Driscoll on Patheos: My Request for an Apology

Several have wondered how can I stay on Patheos, since Patheos just invited Mark Driscoll to be a blogger on the Evangelical Channel. Good question. I had hoped I’d never have to respond or talk about Driscoll again, ever. He resigned in shame from Mars Hill, hurt hundreds and even thousands of people, and now gets to be back on a public forum, giving advice of all things? Huh, you might say, or what? Well, we know its about eyes, and Driscoll’s name gets that. Every website wants more hits. But Driscoll, come on! So, since I have my own nightmare with the man, one to which he gave me no formal and public apology–I thought, as scripture says–if the person doesn’t repent then take it to the people, Matthew 18. So here I’m taking it to the people. So here is my painful letter, written on Christmas Day, 2006. He tried to sully my reputation, painting me as a “typical professor” who denies Christ. He was wrong. So here is my letter I sent to him in 2006.

December 25, 2006

Dear Pastor Driscoll

I listened to the sermon “Is Jesus the Only God?” You led into this 12-part series with a series of snippets, one of which was mine, which you edited to make me say the opposite of what I said in the interview, “Christians who say, “I’m right … I think are fools.” Obviously, this was put together for shock effect. On the first sermon of the series, these snippets were followed with a video of my interview, which was played relatively in full. It doesn’t take a genius to put together the voice in the interview with the snippet that preceded it. I’m sure you are used to having your words taken out of context and put into places you don’t want them to go. This is what I think you did to me.

The sermon that followed was 12 reasons why Jesus is the only God. I listened carefully to the sermon. At one point, you make the point that “Jesus was arrogant and self-righteous and that is the point, he thinks he is God.” In other words, indirectly and sometimes directly the sermon was an attempt to respond, to refute the points of my interview. That is, I said, what Jesus most hated was self-righteousness and arrogance, symbolized most powerfully by his clear judgment against the Pharisees, Matt. 23.ff. So, not only did you misrepresent my words, but you used my words to set up your point. This seems disingenuous and malicious, considering I entered the interview in good faith to talk about different ways of speaking about Jesus. You say in your email, “I liked you.” This makes me wonder what you do to people you don’t like.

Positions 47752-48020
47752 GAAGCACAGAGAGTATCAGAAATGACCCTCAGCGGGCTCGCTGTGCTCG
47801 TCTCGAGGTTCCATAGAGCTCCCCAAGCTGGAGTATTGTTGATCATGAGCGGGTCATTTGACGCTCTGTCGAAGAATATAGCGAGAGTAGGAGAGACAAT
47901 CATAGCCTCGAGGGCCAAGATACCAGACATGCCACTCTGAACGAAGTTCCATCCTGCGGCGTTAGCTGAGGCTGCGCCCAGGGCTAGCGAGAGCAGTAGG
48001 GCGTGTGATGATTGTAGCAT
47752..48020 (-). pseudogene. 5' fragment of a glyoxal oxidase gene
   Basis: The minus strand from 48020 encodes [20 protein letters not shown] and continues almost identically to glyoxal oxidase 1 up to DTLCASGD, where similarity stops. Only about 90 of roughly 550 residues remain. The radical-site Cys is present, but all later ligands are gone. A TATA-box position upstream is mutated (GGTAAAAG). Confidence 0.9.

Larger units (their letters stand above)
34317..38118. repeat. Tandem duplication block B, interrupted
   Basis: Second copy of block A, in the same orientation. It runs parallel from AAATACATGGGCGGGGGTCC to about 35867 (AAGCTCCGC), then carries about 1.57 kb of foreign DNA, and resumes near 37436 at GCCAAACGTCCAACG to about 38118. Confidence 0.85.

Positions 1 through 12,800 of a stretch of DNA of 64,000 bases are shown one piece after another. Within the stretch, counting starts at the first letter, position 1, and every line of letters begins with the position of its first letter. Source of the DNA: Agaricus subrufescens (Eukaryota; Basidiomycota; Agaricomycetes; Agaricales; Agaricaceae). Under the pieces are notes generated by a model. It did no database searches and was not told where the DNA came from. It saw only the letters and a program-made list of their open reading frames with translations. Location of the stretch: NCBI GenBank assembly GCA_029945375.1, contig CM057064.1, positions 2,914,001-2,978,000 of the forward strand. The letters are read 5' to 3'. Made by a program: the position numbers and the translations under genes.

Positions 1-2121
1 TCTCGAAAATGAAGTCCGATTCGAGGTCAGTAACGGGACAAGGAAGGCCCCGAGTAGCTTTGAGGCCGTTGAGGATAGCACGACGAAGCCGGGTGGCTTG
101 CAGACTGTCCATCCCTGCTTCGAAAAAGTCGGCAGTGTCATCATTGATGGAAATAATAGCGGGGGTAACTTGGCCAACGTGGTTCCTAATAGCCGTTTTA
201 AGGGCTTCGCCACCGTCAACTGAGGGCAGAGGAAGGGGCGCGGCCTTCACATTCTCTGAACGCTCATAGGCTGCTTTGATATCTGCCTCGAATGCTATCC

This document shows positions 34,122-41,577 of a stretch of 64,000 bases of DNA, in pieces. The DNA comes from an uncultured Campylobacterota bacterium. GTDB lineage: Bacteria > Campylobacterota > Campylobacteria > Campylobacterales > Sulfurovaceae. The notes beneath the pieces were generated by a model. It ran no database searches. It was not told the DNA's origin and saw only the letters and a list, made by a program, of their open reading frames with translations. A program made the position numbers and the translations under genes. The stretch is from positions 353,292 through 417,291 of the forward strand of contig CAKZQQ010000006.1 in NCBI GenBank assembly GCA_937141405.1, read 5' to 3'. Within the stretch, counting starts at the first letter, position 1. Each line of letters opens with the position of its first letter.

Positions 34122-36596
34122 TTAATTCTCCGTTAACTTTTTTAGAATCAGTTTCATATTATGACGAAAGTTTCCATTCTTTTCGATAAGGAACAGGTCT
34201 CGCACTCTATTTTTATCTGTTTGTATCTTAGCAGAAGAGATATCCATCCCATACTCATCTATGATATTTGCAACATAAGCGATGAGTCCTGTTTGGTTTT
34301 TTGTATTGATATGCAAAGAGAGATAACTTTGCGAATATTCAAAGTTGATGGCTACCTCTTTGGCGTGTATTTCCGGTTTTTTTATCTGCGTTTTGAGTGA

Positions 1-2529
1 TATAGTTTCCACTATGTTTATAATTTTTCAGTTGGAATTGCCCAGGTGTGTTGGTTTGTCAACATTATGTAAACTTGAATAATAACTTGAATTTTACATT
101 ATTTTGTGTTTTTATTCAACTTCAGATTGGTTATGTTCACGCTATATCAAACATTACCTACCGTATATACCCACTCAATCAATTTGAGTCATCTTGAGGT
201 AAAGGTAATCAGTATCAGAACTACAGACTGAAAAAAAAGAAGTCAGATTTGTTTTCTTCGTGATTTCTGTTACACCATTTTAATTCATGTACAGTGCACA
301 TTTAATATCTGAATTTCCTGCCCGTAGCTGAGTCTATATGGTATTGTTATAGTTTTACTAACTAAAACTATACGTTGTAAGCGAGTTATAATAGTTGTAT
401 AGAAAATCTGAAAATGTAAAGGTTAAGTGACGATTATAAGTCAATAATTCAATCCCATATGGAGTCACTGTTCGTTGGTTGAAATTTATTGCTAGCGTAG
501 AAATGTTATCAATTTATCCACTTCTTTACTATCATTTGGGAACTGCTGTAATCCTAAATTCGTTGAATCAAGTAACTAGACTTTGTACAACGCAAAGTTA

As to your sermon, I can’t help but respond. It reminds me of Becky Pippert’s Out of the Saltshaker into the World, basically making the point that, echoing C.S. Lewis, Jesus is either a lunatic or the Lord. These simple binaries are the currency of the game you play to make the choice simple and quick. Of course, thank God, the Christian tradition has never been that simple, superficial or manipulative. This is one of many reasons why your method fails considering the orthodox tradition and the Biblical tradition generally. That is the orthodox doctrinal tradition that demands acceptance of Jesus’ full humanity; the biblical tradition that shows Jesus’ humanity; where Jesus calls for humility in his followers; where Jesus is not always clear in his self-expression about his identity. I will highlight several of many, many points I could make.

  1. The orthodox Christian tradition, after many centuries of disputes, came up with the doctrine that Jesus was fully God and fully human. Your sermon swallows Jesus’ humanity into his Godhead, which was an early Christian heresy called Modalism—condemned by orthodoxy–and all forms of orthodoxy that I know.
  2. Why is this important? If Jesus were not fully human his act of redemption would not be efficacious; for his salvation to be truly salvific we need him to know our struggles completely and yet have risen above them—as Tertullian said, “He became man so we could become like God.” Moreover, we cannot relate to the Godman if he is a cartoon character, and his struggles, which were numerous, were fake and not real.
  3. Now, for the Biblical evidence, I only had time to go through the Gospel of Matthew. It was interesting to notice most of your proof texts were from the Gospel of John, a gospel developed late in the 1st century and stressing Jesus’ incarnation, but even in this gospel, Jesus is clearly in relationship to the Father, unless—and I believe you said this—he is talking to himself, which turns the relationship with the Father into a kind of psychotic break.
  4. Now, from Matthew:
    1. Early on Jesus chose to submit to John, to be baptized. Matt. 3.15.
    2. In the temptation, Jesus is clearly tested and tempted, doubts and must overcome a real challenge—otherwise it is a joke, and no real victory over sin and temptation. Matt. 4.2.